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Journal Article

Comparison of Several Model Validation Conceptions against a “Real Space” End-to-End Approach

This paper1 explores some of the important considerations in devising a practical and consistent framework and methodology for working with experiments and experimental data in connection with modeling and prediction. The paper outlines a pragmatic and versatile “real-space” approach within which experimental and modeling uncertainties (correlated and uncorrelated, systematic and random, aleatory and epistemic) are treated to mitigate risk in modeling and prediction. The elements of data conditioning, model conditioning, model validation, hierarchical modeling, and extrapolative prediction under uncertainty are examined. An appreciation can be gained for the constraints and difficulties at play in devising a viable end-to-end methodology. The considerations and options are many, and a large variety of viewpoints and precedents exist in the literature, as surveyed here. Rationale is given for the various choices taken in assembling the novel real-space end-to-end framework.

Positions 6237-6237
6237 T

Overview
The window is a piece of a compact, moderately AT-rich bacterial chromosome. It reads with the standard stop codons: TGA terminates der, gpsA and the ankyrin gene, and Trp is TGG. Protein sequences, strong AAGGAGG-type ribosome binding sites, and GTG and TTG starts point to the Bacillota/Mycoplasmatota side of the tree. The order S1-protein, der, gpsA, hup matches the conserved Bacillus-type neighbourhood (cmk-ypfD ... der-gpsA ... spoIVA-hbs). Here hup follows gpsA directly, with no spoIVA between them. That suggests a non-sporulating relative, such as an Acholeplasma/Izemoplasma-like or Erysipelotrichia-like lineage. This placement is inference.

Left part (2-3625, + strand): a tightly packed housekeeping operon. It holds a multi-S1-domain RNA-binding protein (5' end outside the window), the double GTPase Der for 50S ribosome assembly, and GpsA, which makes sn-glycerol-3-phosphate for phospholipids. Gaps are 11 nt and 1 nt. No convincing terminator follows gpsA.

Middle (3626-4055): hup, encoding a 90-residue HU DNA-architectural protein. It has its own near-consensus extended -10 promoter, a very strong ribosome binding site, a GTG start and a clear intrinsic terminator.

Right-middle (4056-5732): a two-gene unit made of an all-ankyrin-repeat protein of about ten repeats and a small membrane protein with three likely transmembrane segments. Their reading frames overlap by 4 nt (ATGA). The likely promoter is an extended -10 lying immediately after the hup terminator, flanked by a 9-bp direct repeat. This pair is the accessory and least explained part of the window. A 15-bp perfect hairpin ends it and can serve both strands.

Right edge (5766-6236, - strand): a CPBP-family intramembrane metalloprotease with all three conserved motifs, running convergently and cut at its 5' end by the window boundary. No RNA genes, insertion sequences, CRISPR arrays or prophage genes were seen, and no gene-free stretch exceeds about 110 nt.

Journal Article

An Investigation into the Effects of Fuel Properties and Engine Load on UHC and CO Emissions from a Light-Duty Optical Diesel Engine Operating in a Partially Premixed Combustion Regime